I don't want to work on commissions as that is leading me back into dealling with the public and as a result pandering to them in ways and ultimately me making something that is their taste and not mine.

I want to establish a business where I make my designs only and one offs. I have a low attention span and the thought of making the same piece of furniture over and over in different woods to suit different clients doesn't really excite me.

I like to make one thing and then move on to another. I love just mucking about in the workshop and coming up with ideas and shapes and can't do that with a sketchbook and pencil. I know what I want to do in my head but find it impossible to put it on paper. My basic outline shapes sketching are childlike at best. I do for arguments sake make a basic fron elevation type drawing for sizes and such for a desk for arguments sake but anything with a bit of a curve, twist, steam bending etc.... I can't draw so just make it up as I play around with scrap bits of wood to work out the basic shape.

I therefore think sketch-up is too complicated for my brain as i struggle with a paper and pencil to get an idea out my head so on a computer screen just seems a daunting task and possible waste of time for me.

Anyone else just make it up as they go along?
 

dzj

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When the computer thing began, I used AutoCad. Unfortunately, some clients (who thought they were clever) used my drawings to get quotes from other shops. I got wind of this soon enough and for quite some time now, all my drawings are done by hand in an A4 size notebook.
If they insist on a detailed set of drawings, I refer them to an architect's studio.
They usually put the fear of god in them. :)
For use around the shop, if it's a piece I haven't made before, I go for full size drawings (if it's not too big).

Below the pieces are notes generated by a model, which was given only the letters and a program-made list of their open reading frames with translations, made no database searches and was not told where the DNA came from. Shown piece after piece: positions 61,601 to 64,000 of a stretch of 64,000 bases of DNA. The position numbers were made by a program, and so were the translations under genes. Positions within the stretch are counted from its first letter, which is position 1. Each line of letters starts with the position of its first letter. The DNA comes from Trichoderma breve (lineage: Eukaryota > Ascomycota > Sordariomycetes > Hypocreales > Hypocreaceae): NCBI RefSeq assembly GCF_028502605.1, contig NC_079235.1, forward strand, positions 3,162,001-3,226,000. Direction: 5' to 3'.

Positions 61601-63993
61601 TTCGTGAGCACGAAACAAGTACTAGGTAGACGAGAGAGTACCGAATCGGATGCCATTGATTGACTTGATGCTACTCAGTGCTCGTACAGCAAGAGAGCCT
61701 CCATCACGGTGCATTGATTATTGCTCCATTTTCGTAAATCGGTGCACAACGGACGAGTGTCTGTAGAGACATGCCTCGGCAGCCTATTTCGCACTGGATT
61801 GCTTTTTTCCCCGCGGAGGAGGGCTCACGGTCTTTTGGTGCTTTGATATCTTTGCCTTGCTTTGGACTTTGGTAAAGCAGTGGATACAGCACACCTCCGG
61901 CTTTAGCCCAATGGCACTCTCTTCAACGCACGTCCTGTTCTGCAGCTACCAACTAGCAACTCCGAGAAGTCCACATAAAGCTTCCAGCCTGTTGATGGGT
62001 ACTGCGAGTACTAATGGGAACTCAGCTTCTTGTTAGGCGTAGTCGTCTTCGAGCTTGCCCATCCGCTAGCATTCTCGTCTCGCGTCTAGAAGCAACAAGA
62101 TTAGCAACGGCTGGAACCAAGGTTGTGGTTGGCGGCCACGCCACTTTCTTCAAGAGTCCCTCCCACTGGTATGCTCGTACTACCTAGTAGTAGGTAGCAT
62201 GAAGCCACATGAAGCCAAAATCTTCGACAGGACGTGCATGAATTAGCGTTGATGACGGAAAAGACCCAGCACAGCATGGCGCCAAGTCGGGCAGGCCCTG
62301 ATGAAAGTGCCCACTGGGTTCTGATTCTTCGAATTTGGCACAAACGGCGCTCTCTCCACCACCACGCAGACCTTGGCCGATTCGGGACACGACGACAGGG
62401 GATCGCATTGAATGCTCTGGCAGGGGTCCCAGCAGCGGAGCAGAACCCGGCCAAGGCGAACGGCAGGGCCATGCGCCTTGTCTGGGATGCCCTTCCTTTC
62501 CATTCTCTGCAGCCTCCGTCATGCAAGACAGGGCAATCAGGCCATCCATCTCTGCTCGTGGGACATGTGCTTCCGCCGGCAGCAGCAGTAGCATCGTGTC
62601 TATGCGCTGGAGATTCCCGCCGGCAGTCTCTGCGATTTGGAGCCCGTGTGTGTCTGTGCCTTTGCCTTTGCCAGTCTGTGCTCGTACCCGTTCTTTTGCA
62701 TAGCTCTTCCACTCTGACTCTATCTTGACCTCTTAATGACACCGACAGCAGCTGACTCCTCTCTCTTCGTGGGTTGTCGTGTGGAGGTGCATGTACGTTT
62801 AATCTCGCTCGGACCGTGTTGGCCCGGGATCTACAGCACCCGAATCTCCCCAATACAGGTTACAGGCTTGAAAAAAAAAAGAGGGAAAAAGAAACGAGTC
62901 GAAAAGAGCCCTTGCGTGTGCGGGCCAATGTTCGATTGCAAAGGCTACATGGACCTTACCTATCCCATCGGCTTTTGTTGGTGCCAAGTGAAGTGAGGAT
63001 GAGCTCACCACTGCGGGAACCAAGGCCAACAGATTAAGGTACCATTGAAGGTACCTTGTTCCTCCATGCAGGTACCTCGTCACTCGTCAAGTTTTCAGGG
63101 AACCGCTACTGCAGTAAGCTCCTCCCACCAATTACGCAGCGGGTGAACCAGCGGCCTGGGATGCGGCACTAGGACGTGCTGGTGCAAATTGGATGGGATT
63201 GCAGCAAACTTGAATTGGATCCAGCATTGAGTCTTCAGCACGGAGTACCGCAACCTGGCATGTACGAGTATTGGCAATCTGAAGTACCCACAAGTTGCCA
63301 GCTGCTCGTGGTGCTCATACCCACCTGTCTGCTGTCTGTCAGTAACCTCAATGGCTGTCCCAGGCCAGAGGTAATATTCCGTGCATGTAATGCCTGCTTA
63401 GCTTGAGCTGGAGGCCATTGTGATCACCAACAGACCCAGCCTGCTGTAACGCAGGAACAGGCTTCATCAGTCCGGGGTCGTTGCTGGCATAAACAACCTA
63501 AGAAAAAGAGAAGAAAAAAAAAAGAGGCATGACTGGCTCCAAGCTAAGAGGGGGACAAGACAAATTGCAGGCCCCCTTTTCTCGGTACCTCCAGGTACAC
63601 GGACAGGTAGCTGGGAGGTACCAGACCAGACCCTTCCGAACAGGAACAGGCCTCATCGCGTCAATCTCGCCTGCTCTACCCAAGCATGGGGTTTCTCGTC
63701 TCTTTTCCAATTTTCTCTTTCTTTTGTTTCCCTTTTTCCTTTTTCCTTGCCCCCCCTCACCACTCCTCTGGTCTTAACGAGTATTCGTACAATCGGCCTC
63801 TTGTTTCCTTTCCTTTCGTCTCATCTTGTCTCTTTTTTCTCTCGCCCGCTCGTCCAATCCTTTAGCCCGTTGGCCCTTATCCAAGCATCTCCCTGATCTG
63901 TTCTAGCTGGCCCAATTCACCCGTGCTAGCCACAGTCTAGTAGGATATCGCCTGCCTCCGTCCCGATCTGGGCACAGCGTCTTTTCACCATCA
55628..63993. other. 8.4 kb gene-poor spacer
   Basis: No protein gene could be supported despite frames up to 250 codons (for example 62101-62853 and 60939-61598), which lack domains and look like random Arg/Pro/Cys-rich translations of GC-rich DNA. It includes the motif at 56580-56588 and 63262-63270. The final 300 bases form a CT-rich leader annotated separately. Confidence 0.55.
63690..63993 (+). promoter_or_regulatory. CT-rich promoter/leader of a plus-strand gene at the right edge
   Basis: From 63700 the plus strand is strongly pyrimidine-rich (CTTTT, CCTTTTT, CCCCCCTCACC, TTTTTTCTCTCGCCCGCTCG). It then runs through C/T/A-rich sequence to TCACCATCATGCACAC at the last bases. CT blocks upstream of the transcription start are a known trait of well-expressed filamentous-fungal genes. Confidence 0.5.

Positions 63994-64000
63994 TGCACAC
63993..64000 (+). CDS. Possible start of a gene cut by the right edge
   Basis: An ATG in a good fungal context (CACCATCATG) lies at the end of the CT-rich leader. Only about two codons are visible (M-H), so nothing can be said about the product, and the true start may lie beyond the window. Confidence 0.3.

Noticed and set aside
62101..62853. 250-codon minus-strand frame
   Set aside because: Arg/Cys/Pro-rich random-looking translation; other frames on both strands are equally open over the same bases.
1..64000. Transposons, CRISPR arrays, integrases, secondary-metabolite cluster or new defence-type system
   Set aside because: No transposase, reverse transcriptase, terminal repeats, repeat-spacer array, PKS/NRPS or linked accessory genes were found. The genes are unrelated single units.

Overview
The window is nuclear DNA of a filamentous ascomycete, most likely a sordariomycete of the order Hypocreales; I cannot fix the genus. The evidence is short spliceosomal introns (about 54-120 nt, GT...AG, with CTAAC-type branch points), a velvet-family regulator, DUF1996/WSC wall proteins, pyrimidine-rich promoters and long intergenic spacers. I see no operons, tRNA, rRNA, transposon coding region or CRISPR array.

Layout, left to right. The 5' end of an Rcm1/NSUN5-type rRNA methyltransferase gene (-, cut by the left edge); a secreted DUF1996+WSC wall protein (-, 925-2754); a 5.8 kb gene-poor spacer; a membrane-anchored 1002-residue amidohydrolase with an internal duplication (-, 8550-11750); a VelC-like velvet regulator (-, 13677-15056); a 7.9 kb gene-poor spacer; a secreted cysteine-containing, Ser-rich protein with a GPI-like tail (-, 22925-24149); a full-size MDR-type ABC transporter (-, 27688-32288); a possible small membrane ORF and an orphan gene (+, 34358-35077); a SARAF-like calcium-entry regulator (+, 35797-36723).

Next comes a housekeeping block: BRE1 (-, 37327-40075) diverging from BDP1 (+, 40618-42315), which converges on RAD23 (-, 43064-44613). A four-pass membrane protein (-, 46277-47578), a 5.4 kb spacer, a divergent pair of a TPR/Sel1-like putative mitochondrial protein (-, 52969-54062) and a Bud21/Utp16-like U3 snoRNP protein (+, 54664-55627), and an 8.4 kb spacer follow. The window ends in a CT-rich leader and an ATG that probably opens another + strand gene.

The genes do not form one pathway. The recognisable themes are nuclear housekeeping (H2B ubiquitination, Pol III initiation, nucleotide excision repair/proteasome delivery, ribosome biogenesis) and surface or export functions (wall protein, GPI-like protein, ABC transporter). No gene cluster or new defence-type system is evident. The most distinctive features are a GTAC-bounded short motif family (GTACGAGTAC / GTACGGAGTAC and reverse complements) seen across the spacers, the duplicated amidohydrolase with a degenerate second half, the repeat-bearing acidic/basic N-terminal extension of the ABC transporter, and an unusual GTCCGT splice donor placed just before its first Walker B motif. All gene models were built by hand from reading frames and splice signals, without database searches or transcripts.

For things I've done a few times, usually a cross-section of a corner or 2 is enough.
My generation was lucky in this sense, as we were taught some basic technical drawing and descriptive geometry in trade school, so sketching freehand comes very easy.
 

transatlantic

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From a hobby point of view, try it and find out. We're all different. Some people plan extensively and can only follow from a plan. Others prefer to make it up on the spot. It's another tool in your toolbox. A very powerful, timesaving tool!

From a business point of view, then you're probably working in a team and so it makes far more sense to have plans that everyone can work on and work from.
 

doctor Bob

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Greedo":1scw9hod said:
................. the thought of making the same piece of furniture over and over in different woods to suit different clients doesn't really excite me.
why do you think that will happen, the idea of comission work is that each client wants something different, bookcase, table, bed, etc with thier own ideas anmd with your visualisation to help, most clients are easily led if they have confidence in you. Why would they ask to look at the last job you made and say "yes I'll have that but in oak"?